This article was originally published in The GRIND, a brand new free ALT newspaper. Find THE GRIND at your local subway.

NOW Magazine’s first issue began with a promise to its readers. The five-person editorial team wanted to be the voice for news and entertainment directed at Toronto’s young adults, who in 1981 were the tail end of the baby boomers. (Truly everything was made for them…) 

From the beginning, NOW blazed its own path, becoming the place where generations of young people came to learn about the hottest new Toronto talent, coolest dive bars, what was on at the Fringe festival, TIFF, everything about Carnival, and Pride – whatever made Toronto, Toronto

As it grew, the magazine expanded its focus beyond arts and entertainment, and it became a place where diverse people and stories could be found at a time when that was still a rarity in almost every newsroom.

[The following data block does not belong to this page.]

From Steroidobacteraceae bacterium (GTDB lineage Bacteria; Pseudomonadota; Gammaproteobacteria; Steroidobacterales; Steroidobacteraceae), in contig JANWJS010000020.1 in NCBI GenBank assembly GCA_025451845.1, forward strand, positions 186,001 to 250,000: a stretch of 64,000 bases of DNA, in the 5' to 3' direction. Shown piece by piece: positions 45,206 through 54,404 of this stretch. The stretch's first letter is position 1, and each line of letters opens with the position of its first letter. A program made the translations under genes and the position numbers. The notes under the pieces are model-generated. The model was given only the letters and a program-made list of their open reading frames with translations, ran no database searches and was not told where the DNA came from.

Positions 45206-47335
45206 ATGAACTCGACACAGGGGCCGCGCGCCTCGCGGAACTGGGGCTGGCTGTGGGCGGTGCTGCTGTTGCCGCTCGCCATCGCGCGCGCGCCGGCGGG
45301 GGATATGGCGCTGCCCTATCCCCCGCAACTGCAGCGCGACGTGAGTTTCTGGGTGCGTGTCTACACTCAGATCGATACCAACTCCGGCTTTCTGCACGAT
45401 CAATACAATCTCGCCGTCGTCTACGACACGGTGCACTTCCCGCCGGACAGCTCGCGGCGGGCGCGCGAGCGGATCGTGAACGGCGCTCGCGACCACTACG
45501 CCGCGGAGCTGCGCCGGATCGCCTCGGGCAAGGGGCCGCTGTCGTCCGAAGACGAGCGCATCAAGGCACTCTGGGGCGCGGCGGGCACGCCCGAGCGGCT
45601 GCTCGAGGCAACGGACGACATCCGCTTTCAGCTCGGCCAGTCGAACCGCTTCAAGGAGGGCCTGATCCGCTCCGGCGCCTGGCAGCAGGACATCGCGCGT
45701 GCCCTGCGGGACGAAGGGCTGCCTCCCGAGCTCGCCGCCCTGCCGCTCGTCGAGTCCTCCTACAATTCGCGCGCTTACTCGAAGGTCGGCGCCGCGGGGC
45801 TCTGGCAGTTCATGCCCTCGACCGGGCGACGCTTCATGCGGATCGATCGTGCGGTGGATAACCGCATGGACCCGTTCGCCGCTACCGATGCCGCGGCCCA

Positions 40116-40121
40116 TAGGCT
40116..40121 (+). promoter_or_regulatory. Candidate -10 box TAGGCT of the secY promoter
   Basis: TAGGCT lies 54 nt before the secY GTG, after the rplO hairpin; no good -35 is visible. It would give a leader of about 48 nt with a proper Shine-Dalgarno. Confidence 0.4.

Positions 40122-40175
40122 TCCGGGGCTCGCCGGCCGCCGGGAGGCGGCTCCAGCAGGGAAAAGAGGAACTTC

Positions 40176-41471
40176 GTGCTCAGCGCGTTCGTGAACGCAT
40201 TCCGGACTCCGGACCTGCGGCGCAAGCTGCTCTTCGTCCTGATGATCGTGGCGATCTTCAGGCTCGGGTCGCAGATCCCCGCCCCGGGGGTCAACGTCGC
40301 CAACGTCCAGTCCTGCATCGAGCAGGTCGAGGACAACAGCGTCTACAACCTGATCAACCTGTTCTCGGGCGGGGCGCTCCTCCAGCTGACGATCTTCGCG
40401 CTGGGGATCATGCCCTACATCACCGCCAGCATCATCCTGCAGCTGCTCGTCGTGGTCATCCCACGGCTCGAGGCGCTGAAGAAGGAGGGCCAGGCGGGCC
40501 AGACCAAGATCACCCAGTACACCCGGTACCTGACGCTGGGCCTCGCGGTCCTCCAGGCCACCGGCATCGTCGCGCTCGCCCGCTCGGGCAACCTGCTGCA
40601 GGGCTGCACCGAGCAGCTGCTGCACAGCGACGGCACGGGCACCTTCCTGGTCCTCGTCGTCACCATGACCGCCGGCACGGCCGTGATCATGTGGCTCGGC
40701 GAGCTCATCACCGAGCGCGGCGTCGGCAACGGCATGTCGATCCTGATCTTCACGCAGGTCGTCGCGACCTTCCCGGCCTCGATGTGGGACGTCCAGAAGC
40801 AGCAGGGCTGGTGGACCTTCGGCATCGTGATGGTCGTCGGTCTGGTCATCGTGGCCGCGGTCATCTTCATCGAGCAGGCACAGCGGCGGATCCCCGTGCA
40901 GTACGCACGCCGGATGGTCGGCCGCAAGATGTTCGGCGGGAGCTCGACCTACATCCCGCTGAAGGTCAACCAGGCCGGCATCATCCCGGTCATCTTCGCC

I shot my first assignment for NOW on a frigid February morning in 2020, and though I struggled to make my numb fingers work, I couldn’t stop thinking about how excited I was. By the time I moved to Toronto a decade ago, NOW magazine was 30 years old and in every bar, coffee shop and TTC station I went to – literally everywhere. As soon as I picked up a copy, I wanted to shoot for them. 

What drew me to NOW was the freedom I saw in its pages, the ability to tell stories and make images that I wasn’t seeing in traditional media. In NOW’s pages I saw a dedication to the diversity of Toronto, and it was something I wanted to be a part of. It’s one of the things that drew writers, photographers and designers to the publication, and it also kept them there, possibly long after they should have moved on.